The matm web browser infographic – and why the future is about mobile search

Tuesday 27th May 2014   by Stuart Bickerton

Which web browser should I use? And what’s all this about mobile web search? Two questions we get asked a lot by our web design and web development clients in Shropshire and across the country. That’s why we’ve developed this simple web browser infographic giving the current picture for web browser usage.

We’ll be keeping it up to date, and adding to it, over the coming months. If you have any further questions or concerns, just give us a call on 01952 883526. We’d be glad to help.

 

 

Communication lessons from the Euro elections – big is not beautiful for the voter

Monday 26th May 2014   by Andy Comber

Nigel Farage says his “dream has become a reality”. The UKIP victory in the European elections, following the vote on Thursday May 22 2014 and the count on Sunday May 25 has turned the political landscape for other mainstream parties into a nightmare. There are many reasons why UKIP have been able to, not so much hijack the political agenda but lay seige to it for months and beat it into submission.

Some what are some of the communications lessons that can be learned from the Euro elections result? This is an important excerise, because the way back for parties like the Conservatives, Labour and the Liberal Democreats, as well as the European Union itself, is to find ways to communicate with electors much more effectively. Here are some that come instantly to my mind.

Complex messages vs simple messages – the EU is, by its nature, a complicated organisation. Supporters have failed to get across the benefits of membership because they have not been able to create simple propositions about why it is good to be in it, and find ways to communicate those effectively. David Cameron has tried to simplify the Tories’ messaging by promising an In/Out referendum in 2017. Even that has been open to confusion, partly due to the political infighting within the coalition. On the other hand, UKIP has a much simpler message (or the public has perceived it as being simpler): ‘We are against membership of the EU and we want a referendum now’.

Bureaucracy vs lean machine – the EU, you would have thought, would be big enough to defend itself and look after its own interests. But the Eurpean elections have shown that relatively small organisations (anti-EU parties) can take on monolithic institutions and their policital supporters and win, by depolying simpler, more emotional messages and delivering them cleverly, using all the channels now available to them, including the media and social media. Agility often wins over size when it comes to effective communication, especially when the agile beast is the aggressor.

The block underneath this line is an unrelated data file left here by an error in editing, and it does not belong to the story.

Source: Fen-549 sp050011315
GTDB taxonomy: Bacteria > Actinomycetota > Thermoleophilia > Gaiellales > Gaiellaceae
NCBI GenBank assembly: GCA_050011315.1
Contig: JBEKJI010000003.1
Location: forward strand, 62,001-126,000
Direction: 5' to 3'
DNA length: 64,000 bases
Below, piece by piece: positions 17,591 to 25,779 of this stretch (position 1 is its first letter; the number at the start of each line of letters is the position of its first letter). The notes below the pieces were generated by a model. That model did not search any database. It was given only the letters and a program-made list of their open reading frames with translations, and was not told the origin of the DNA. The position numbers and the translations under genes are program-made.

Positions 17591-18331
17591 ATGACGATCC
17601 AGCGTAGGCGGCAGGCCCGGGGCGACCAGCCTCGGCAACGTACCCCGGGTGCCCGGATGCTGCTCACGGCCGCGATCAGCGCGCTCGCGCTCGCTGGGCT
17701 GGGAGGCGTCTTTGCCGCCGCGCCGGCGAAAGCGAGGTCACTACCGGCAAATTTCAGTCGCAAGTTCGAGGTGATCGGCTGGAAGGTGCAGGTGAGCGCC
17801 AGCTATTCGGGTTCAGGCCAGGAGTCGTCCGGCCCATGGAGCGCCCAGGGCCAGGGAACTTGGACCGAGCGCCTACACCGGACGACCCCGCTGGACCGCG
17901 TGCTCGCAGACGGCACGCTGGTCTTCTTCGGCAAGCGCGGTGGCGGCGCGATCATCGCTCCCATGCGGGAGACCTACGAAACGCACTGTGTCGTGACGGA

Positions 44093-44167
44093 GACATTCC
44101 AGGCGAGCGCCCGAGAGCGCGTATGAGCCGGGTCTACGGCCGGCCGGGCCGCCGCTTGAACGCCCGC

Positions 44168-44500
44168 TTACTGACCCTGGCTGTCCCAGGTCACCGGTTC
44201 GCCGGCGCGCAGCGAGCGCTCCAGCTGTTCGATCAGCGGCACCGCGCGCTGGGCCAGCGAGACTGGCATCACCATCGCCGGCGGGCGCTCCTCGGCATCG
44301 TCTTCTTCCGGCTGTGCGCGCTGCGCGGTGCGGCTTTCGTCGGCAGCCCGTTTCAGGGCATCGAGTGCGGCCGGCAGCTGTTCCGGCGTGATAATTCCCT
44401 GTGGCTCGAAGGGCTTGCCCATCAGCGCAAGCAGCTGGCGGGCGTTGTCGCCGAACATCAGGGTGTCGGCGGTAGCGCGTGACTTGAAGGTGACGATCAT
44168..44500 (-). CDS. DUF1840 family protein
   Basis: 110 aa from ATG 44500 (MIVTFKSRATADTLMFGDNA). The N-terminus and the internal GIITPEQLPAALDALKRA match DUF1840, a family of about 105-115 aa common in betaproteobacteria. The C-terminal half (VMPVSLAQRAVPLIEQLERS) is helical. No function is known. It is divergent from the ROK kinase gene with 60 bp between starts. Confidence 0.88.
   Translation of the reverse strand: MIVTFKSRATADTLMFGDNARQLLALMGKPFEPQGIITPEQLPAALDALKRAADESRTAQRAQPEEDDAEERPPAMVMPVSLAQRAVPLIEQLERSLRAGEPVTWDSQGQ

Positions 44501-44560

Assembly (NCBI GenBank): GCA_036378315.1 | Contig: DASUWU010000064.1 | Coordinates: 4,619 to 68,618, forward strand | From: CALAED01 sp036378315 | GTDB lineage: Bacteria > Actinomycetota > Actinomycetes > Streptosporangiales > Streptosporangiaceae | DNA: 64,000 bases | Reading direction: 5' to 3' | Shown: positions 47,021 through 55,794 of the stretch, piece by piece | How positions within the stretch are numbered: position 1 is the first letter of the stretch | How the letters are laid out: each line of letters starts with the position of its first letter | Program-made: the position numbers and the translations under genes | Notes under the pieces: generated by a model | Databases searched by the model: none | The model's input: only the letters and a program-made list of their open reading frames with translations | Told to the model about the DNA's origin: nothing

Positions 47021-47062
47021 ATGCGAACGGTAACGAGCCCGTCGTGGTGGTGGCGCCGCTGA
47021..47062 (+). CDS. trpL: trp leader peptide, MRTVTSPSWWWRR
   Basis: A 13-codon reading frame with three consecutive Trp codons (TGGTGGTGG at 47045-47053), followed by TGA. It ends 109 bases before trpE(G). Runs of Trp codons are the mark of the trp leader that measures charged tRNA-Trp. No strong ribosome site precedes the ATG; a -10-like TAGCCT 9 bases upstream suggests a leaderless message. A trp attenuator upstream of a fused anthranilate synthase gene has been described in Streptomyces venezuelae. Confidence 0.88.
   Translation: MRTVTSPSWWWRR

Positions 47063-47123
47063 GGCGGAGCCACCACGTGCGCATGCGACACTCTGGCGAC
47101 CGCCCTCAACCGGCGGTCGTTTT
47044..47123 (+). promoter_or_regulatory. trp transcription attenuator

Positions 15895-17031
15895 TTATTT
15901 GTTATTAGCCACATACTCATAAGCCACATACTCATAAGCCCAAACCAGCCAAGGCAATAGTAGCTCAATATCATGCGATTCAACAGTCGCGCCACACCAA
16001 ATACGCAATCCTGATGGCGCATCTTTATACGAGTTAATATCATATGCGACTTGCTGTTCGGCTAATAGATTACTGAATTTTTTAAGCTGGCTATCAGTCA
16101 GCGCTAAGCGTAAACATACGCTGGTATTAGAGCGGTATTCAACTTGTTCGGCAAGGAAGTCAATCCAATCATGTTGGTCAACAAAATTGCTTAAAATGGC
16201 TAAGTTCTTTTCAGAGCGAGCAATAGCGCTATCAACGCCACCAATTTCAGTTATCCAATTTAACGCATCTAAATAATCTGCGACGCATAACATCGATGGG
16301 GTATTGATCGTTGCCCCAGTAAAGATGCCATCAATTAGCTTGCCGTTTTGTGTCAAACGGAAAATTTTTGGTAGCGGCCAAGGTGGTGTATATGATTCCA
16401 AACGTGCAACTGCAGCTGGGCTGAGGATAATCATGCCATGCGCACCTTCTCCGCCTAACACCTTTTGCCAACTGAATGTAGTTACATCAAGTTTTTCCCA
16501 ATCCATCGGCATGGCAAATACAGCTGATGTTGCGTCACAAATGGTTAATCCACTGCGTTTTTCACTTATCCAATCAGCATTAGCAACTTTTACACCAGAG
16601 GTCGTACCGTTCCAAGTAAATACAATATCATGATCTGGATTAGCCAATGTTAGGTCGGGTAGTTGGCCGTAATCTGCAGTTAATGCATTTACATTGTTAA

Confident vs defensive – UKIP, and Nigel Farage in particular, exudes confidence. No matter what claims are made against UKIP, he has this knack of brushing them off and they don’t stick. Voters like a message delivered with confidence. The ‘opposition’, on the other hand, and by this I mean just about every other party taken notice of by the media, have been on the defensive. Their communciations have been about seeking to justify themselves and their policies. They have been on the back foot from the start. Again, Cameron’s referendum pledge is hardly a ringing endorsement of the EU.

In tune vs out of tune – the general public really does have a collective view on things. Hundreds of years ago, there was the mob. Now, the mood is displayed more subtly. But people across Europe have been looking for something to blame, and it’s the out of touch institutions that are the easy targets. UKIP have been able to exploit this. Their communications are simple, direct and deployed using highly visual stunts. Nigel Farage likes a drink or two, but one of the main reasons he spent so much time in pubs is because they’re one British (or English, sadly) institution we all admire: the best way to tell the older voting public that you are on their side.

 

 

 

 

 

 

Creative photography and graphic design – mixing old and new is catching on

Wednesday 21st May 2014   by Andy Comber

A series of images created by Halley Docherty has caught the eye of our designer Neil Dicken. The striking pictures, published in The Guardian, show current views of London, Paris and Berlin, with images from World War 2 overlaid.

It’s a highly effective technique we call ‘windows into the past’, combining photography and creative graphic design skills.